Those opposite are like deer in the headlights. That is probably a little unfair to deer. Let us think about fish out of water. They are flip-flopping like fish out of water. We saw this in the famous budget reply of 2010. The Leader of the Opposition said that he would identify savings, and then the member for North Sydney said that he would identify savings and then the member for Goldstein was going to do it. Finally, the fish flopped here and there and was just left with an adviser at the back of the room shaking his head.

We saw it with the $70 billion black hole. The member for Goldstein and the member for North Sydney went to-and-fro on talk show after talk show on whether or not the $70 billion black hole was a real figure. Sometimes they said: 'Yes, it's our figure. It's a big target to meet.' Sometimes they said, 'That's a Labor hoax.' They were flip-flopping like a fish out of water. We have seen it in the question of entitlements. When we look to means-test benefits, such as family tax benefit part B, the baby bonus and the private health insurance rebate, those opposite say we are playing the politics of envy. They say that we are engaging in class warfare when we put in place means tests at $150,000. The shadow Treasurer went overseas and said, 'We'd like to have a Hong Kong style welfare state.' That is a pretty substantial cut to benefits, one would think. Then the Leader of the Opposition came out immediately and said: 'Oh, no. The coalition won't be cutting benefits.' They are flip-flopping like fish out of water.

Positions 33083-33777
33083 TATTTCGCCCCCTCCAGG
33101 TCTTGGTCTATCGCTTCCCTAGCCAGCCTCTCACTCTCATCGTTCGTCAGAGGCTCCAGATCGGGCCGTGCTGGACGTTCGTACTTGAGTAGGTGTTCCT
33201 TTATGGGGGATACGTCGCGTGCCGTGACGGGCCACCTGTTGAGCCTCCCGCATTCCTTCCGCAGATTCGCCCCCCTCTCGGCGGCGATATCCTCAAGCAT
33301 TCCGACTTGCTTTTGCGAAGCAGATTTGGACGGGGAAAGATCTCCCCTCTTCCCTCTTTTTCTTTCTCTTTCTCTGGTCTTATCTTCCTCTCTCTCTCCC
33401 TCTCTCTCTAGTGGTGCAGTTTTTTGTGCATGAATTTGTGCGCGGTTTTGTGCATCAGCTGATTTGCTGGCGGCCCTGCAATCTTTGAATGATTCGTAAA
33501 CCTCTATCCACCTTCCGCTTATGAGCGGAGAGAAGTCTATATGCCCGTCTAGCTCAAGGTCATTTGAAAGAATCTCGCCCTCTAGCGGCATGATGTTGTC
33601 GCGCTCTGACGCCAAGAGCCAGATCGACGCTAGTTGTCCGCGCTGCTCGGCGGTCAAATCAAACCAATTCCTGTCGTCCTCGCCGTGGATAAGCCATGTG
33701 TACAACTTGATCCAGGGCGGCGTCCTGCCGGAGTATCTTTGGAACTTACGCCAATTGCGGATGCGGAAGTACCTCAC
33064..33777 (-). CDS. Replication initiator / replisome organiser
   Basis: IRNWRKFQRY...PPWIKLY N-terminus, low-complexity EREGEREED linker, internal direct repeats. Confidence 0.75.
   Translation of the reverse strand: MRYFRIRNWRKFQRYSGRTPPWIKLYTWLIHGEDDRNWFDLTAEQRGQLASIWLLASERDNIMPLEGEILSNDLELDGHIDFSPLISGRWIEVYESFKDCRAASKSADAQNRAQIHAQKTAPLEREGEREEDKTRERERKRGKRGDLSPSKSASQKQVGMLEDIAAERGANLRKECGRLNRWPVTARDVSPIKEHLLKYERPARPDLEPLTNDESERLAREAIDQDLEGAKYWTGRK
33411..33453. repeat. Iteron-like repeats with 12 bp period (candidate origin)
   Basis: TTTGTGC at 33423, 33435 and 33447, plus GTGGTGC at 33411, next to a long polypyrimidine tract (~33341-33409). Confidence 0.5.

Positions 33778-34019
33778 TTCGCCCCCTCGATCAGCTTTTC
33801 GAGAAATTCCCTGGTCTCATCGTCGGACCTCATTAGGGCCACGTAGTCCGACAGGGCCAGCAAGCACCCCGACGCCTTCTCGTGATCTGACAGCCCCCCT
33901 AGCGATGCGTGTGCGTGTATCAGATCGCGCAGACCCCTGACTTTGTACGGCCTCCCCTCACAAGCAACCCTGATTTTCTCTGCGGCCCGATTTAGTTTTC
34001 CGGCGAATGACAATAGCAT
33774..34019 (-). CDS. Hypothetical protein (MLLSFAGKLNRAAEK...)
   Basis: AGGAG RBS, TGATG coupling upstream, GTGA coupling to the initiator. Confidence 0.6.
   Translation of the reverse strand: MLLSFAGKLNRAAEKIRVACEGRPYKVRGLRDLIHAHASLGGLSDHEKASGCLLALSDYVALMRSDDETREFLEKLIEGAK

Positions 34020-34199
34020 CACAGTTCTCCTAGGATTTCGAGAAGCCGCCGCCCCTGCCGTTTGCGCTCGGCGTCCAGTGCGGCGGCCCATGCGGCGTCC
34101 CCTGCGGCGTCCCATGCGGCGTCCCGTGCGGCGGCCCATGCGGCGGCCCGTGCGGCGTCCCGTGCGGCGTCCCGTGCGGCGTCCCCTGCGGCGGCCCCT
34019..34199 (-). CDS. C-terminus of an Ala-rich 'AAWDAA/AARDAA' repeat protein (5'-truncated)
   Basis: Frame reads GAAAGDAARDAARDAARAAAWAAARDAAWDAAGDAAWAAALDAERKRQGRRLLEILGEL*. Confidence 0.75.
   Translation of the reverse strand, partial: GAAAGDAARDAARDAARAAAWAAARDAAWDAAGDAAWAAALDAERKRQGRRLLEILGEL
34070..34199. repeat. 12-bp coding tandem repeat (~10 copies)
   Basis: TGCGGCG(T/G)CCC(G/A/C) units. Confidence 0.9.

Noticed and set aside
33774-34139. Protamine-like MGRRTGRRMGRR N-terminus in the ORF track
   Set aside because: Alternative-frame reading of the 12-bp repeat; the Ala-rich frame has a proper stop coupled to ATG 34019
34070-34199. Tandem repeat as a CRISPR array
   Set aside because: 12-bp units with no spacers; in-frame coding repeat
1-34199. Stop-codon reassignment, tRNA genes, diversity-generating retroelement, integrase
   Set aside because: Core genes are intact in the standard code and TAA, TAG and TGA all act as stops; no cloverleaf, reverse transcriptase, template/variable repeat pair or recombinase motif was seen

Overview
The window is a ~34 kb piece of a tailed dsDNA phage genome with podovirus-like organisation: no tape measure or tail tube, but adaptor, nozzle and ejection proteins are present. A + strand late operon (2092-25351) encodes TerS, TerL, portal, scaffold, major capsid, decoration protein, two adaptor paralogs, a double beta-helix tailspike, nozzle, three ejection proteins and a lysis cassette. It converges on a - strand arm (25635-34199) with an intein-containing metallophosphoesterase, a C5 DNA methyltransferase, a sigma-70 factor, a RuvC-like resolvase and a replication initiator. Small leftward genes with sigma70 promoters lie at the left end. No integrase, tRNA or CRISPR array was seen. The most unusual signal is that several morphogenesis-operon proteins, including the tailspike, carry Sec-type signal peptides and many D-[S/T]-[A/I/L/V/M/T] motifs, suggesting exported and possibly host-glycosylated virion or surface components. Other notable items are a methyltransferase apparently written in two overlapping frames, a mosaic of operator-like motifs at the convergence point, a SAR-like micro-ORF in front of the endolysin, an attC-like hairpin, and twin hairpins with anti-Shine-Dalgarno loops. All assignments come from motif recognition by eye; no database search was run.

When it comes to economic policy there is really only one member of their frontbench who does not look like a fish out of water and that is the member for Wentworth. He delivered a very thoughtful speech at a Melbourne institute event I attended here in Canberra. He spoke about his views on a sovereign wealth fund. I disagree with his conclusion that Australia needs a sovereign wealth fund but he put, quite provocatively, the argument that under the Howard government spending had sometimes got out of control, and argued that this could be the case for other governments. I can imagine his colleagues afterwards, saying: 'What were you doing up there on the surface? Surely you should be down here with us, down here swimming in the warm waters of populism.'

We know what their view is on costings. We have had very clear statements that the coalition are now going to eschew the parliamentary budget office—the same parliamentary budget office that Senator Joyce and the member for Higgins said they would back. They backed off that because they realised how deep their budget crater is. They realised the problem they got themselves into last time, when they went to the election and were later found to have an $11 billion black hole in their costings.